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Editorial: Statewide officials, statewide perspective

What’s needed is politicians who look out for the interests of all Californians, all Oregonians and all Washingtonians.

Published on June 14, 2018 10:26AM

A ballot initiative to carve California into three states reminds us of another idea that surfaced three years ago in eastern Oregon and Washington. It would make those largely rural regions a part of Idaho, whose state government is more agriculture-friendly.

Idaho leaders have staked the state’s future on agriculture, while many Washington and Oregon leaders appear to be more interested in other more urbane pursuits. When they do take note of agriculture, they tend to focus only on certain segments instead of the overall industry.

The proposals to redraw the borders of California, Oregon, Washington and Idaho are efforts to gain more recognition from statewide office holders.

In California, a state with nearly 40 million people, the urban areas have the lion’s share of political clout in Sacramento. Farmers and ranchers find themselves ignored or treated as second-class Californians. Issues important to them often take a backseat to urban concerns.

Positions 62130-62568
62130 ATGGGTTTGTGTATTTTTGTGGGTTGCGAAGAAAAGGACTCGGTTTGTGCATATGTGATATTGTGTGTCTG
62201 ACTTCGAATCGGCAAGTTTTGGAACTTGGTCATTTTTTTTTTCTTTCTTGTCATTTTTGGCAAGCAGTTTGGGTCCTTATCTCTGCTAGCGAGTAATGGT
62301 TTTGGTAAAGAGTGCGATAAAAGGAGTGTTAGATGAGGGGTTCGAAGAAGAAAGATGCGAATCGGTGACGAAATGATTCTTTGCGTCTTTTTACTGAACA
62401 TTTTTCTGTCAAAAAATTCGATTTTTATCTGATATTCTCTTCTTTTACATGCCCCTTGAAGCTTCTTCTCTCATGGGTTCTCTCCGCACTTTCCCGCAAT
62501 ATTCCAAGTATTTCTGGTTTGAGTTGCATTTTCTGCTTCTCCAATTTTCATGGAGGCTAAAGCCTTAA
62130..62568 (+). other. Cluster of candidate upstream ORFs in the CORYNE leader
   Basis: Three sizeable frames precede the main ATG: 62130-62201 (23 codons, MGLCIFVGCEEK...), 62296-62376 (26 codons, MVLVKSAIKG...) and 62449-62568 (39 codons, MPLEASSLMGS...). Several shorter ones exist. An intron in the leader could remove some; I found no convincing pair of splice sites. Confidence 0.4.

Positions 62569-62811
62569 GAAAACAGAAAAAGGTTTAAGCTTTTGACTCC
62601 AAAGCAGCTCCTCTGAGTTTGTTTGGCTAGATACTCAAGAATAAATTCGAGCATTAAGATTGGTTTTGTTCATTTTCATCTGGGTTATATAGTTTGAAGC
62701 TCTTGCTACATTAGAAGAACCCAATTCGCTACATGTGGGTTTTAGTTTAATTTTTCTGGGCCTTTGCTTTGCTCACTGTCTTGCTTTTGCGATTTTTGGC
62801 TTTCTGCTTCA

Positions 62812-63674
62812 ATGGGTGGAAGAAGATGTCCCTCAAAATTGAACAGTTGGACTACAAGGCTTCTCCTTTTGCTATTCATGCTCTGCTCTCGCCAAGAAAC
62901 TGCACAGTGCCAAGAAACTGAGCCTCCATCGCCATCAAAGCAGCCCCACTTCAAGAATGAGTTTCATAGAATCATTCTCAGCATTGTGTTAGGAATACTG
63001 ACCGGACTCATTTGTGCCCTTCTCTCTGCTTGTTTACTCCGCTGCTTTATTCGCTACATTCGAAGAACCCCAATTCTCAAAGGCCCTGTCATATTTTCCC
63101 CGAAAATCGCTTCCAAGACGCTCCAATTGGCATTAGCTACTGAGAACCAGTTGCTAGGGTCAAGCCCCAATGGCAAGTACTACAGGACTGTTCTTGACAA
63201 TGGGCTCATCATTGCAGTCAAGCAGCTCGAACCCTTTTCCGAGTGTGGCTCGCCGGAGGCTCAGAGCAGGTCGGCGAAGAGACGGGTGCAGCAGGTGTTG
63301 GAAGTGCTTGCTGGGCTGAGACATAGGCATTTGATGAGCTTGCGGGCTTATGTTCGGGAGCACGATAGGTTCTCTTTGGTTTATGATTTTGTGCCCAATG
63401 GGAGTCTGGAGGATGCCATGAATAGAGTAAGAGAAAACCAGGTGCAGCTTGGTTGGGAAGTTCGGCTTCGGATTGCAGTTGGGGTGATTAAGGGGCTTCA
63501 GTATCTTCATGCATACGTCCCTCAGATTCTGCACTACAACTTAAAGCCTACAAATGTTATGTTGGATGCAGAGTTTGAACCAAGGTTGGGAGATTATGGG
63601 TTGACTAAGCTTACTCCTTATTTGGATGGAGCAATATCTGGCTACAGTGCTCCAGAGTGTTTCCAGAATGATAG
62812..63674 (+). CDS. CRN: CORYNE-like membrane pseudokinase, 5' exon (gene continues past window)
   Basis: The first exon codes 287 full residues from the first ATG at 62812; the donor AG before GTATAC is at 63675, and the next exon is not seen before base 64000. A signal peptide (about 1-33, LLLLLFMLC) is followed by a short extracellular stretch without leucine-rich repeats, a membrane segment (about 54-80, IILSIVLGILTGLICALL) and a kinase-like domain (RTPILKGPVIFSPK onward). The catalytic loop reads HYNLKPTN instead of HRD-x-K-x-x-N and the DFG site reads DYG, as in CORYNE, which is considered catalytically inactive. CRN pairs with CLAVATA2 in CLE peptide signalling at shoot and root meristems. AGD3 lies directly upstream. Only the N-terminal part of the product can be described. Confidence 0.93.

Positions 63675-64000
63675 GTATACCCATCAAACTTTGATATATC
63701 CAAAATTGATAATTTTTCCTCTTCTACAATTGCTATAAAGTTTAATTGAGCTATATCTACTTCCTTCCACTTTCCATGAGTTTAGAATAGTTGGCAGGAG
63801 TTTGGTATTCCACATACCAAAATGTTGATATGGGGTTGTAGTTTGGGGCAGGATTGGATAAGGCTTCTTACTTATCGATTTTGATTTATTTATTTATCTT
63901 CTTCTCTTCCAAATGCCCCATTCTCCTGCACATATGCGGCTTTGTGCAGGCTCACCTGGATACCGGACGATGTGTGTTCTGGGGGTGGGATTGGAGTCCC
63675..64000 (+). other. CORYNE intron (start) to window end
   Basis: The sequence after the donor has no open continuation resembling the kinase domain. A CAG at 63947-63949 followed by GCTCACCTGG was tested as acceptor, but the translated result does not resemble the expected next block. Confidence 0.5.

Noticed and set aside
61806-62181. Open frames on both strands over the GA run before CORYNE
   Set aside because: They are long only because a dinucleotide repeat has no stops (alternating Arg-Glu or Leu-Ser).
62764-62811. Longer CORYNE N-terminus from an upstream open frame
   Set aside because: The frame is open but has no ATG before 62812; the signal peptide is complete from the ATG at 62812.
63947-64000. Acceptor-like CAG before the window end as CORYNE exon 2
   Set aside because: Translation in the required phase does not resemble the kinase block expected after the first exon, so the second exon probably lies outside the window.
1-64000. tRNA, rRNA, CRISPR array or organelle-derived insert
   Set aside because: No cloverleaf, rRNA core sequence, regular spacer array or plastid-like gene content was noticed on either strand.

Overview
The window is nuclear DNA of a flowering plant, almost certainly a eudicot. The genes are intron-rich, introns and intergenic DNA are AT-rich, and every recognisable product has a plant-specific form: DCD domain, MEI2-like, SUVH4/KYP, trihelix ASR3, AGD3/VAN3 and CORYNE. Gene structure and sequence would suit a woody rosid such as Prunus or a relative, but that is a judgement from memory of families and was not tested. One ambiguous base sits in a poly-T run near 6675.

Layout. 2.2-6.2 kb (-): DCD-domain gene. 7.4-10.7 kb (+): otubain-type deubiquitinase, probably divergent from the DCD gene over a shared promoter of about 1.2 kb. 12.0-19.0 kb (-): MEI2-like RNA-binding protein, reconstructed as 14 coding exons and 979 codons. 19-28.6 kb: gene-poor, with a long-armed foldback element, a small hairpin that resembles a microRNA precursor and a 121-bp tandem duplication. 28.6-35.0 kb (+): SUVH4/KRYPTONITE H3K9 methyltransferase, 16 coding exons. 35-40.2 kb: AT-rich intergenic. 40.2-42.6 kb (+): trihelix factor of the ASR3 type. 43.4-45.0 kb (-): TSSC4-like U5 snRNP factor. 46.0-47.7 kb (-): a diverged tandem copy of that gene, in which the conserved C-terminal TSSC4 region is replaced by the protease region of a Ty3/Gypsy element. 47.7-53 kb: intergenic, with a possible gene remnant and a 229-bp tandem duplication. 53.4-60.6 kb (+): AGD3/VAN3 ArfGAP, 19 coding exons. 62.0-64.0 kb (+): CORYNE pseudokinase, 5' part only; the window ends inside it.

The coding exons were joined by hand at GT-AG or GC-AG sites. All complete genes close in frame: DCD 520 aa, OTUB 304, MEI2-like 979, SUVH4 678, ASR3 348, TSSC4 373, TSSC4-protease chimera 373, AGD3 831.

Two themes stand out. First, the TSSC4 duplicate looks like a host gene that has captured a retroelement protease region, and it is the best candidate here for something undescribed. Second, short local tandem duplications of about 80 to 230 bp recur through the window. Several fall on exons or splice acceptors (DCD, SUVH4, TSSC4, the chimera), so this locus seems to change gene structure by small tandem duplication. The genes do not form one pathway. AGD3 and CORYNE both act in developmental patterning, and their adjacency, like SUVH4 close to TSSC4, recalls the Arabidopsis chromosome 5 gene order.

While politicians are expected to represent their districts, they also have a duty to learn about and represent the state as a whole. What’s good for Los Angeles, San Francisco and San Diego is important, but not to the detriment of the other parts of the state, and vice versa. A statewide perspective means keeping the interests of all Californians in mind.

Residents of eastern Oregon and Washington, both rural areas dependent on farming, ranching and timber, also say they are under represented in Salem and Olympia. The fact that the Cascade Range splits the states makes the problem even worse. Westside politicians rarely make the trek over the mountains to the eastside — unless they are campaigning for office. If they win, eastside interests will usually take a backseat to westside priorities.

Proponents say splitting California or adding eastern Washington and Oregon to Idaho would provide a bigger voice for all in the new states.

We doubt it.

Drawing more lines on a map isn’t needed. What’s needed is politicians who take the time to learn about the rural areas of their states and look out for the interests of all citizens, not just those in their home districts with big wallets.

They need to consider the welfare of their whole states.


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